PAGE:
Each player will have 3-5 Tools cards (depending on the game mode) to help assist with their treatment. Each TOOL card has an item and a points value. Your job as the Psycho!Therapist is to use the Tools to create some kind of remedy for the Client. You can use them to treat any aspect of the case. So in the above case, you might try to reduce their fear of germs, address the challenges or problems related to being a nun, restrict their drug use, or hinder their use of the copy machine. You might interpret their behavior in some way. You are always able to improvise your treatment and go wherever you want with it. The points value allows you to increase your odds of success. Each card you use (maximum of three) adds to the base 50% chance of success. So you might use the cards in any of the following ways:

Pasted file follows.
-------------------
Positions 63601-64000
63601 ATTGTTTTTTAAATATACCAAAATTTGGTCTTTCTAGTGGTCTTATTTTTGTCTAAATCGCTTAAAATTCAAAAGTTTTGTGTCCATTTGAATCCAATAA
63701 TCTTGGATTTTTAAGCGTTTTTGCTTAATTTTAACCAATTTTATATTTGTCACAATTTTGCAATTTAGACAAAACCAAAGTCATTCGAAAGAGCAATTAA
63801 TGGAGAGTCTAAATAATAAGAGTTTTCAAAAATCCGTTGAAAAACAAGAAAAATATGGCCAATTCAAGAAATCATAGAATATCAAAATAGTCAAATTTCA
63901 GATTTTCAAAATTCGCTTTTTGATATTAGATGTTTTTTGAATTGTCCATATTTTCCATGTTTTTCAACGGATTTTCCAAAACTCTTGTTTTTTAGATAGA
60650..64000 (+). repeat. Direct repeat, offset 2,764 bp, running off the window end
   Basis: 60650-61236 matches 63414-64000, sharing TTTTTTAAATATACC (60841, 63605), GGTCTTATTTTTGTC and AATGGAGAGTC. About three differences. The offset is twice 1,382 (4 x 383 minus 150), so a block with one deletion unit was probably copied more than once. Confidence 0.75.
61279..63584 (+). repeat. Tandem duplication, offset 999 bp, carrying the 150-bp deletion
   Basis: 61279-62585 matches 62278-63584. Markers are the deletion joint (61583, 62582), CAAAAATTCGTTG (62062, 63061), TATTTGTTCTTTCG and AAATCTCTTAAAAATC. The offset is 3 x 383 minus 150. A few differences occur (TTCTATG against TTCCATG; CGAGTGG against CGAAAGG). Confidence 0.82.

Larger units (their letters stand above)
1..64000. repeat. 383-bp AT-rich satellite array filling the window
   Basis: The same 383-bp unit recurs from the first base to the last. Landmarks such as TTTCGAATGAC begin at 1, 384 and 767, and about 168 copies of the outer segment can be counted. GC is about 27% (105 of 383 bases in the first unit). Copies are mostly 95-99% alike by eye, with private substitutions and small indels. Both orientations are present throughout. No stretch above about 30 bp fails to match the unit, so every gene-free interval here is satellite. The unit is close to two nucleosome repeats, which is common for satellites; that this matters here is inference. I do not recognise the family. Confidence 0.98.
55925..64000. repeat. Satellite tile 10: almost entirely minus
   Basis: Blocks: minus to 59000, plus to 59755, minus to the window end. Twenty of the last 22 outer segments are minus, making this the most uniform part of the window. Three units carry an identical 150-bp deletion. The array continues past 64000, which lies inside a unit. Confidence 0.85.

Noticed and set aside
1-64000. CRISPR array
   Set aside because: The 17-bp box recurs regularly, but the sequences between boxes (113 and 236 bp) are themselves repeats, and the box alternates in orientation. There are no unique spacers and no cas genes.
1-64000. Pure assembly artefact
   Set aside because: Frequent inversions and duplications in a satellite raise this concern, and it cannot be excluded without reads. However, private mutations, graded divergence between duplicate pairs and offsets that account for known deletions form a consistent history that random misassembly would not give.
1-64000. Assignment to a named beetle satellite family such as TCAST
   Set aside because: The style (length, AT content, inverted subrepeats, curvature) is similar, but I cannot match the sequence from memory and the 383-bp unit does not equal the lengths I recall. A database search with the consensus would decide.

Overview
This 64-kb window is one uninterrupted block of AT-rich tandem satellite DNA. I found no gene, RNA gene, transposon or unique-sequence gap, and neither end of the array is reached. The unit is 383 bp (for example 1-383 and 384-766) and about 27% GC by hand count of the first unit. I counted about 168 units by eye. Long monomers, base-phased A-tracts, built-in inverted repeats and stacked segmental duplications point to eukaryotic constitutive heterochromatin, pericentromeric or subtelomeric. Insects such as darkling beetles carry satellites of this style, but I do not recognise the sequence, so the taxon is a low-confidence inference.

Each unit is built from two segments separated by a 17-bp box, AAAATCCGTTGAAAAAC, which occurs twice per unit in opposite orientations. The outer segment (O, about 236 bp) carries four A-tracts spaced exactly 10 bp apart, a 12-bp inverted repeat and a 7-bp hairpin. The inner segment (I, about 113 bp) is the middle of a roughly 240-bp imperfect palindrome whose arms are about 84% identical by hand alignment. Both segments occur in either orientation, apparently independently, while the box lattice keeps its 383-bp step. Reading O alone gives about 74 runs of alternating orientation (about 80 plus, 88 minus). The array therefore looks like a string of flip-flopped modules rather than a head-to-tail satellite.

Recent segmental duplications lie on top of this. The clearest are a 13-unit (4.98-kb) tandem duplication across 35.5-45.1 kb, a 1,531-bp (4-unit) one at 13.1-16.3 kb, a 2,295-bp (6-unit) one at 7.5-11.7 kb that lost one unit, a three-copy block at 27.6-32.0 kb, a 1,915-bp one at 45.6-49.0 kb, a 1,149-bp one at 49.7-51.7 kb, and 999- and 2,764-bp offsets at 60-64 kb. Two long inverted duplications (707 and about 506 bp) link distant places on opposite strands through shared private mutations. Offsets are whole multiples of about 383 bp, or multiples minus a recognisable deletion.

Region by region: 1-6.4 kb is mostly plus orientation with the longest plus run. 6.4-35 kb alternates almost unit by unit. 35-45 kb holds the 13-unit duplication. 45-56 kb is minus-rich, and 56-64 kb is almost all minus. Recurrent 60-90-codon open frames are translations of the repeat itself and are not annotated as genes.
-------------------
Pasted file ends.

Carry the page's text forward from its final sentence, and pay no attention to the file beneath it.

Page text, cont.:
- Something that rhymes with “Fail” (+10) She might need a “pail” filled with a cleaning solution - Maybe instead of marijuana she could smoke something more healthy like “kale” - Being a deprived nun, she might need a “male” - If you decide she got arrested, she might need some “bail”. - She might need to say some “Hail” Marys,..
- The Bed of Nails (+5) - She might have to lay on them for atonement (and they might have germs on them) - Someone might put a miniature one over the copy machine glass to deter inappropriate things from being pressed against it...
- Something that begins with the letter “R” (+5): - You might read her the Riot Act - She might be Reassigned to a different job at the convent that doesn’t involve the copy machine - She might be sent to Rehab - Maybe since she is so uptight, she needs a Relaxing vacation.